concerned with the reasons for willingness or unwillingness to donate
organs. Instead, these debates focus on two major concerns. The first,
emphasizing the benefits of donation (especially to the recipient) and
seeking to encourage the feeling of solidarity and altruism amongst people
in the society and to increase people’s volunteer identity [3]. The other
area of concern involves the creation of some incentive, usually
financial, but also in the form of granting priority for a medical service
eg transplant or fertility treatment to the donor, thereby increasing the
motivation to donate organs for transplantation or reproduction. [4]

However, both areas of concern are limited in their effect. Empirical
studies show that motivation to donate organs is influenced more by the
negative attitudes of people who oppose donation than by the positive
beliefs donors have in regards to donation [5]. It follows from these
studies that the contribution of imposing values such as altruism or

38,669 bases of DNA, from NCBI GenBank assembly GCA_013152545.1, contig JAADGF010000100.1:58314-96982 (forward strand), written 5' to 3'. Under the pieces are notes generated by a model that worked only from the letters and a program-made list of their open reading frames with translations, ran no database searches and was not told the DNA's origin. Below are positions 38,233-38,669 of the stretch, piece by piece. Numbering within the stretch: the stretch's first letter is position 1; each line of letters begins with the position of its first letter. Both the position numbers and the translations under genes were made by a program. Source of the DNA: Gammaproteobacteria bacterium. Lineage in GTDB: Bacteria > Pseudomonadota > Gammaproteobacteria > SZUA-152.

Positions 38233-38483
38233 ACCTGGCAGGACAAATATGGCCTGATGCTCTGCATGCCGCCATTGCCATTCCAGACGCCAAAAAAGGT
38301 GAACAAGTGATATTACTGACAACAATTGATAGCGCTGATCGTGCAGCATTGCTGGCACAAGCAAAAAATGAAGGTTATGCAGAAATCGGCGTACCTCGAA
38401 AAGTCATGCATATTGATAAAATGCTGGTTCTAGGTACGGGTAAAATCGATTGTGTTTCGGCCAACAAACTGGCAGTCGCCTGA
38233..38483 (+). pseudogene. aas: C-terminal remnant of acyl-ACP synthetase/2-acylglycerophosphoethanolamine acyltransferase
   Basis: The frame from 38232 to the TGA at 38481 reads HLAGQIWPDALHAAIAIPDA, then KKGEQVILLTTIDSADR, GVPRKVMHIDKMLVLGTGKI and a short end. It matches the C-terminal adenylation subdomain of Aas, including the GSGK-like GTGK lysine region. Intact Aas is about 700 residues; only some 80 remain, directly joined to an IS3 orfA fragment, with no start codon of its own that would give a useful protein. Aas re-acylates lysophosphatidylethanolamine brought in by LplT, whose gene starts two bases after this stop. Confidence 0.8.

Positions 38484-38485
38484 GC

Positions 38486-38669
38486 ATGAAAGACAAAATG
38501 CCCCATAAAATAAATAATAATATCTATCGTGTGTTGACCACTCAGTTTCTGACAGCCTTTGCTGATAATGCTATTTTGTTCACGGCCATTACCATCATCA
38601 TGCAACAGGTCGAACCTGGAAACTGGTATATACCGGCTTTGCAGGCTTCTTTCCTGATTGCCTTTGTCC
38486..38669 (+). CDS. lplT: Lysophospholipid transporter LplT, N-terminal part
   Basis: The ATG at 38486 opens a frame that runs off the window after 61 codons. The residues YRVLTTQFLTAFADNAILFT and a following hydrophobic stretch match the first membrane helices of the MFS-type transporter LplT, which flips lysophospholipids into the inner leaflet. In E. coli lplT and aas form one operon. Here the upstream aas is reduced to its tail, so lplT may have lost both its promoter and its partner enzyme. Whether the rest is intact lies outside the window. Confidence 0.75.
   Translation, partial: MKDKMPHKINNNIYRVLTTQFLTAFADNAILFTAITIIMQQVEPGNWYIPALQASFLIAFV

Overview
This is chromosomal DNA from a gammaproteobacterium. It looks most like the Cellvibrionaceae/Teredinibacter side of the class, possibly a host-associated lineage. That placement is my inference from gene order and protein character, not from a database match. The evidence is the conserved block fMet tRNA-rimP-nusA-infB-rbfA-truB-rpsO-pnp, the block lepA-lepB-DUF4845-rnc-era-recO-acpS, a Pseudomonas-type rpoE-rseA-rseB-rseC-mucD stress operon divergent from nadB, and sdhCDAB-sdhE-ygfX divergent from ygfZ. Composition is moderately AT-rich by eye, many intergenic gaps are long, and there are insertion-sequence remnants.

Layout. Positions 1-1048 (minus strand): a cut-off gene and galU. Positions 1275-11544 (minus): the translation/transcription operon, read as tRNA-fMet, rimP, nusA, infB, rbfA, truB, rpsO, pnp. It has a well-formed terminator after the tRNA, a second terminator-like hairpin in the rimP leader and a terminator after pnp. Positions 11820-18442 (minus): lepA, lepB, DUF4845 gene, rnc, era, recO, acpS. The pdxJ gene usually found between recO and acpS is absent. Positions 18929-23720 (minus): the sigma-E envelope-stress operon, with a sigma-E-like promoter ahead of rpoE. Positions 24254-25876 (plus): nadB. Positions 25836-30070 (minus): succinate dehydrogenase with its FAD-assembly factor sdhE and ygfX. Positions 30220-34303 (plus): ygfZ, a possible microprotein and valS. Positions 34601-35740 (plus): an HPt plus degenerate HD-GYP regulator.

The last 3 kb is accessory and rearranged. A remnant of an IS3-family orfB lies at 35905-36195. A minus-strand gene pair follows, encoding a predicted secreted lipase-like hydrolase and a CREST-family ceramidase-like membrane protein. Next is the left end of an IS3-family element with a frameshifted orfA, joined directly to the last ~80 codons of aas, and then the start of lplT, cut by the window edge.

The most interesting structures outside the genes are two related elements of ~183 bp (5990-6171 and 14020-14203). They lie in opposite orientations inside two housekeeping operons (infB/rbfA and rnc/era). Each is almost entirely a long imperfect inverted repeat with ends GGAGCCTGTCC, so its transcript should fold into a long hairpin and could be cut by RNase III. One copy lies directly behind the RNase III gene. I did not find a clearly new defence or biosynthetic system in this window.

solidarity to the motivation to donate organs is relatively insignificant
and that a better way to deal with refusal to donate organs is to refute
myths and false beliefs concerning donation and the circumstances
surrounding it.

The debate relating to financial incentives to donors or their family
members is also limited in its effect. Such a debate raises serious moral
objections and evokes weighty sentimental responses: How can one sell his
or her liver or heart? Do financial incentives not lead to exploitation of
the poor who will sell their organs in order to survive? Will these
incentives not result in broadening the social gaps in society and
increase injustice and inequality in access to health? In addition,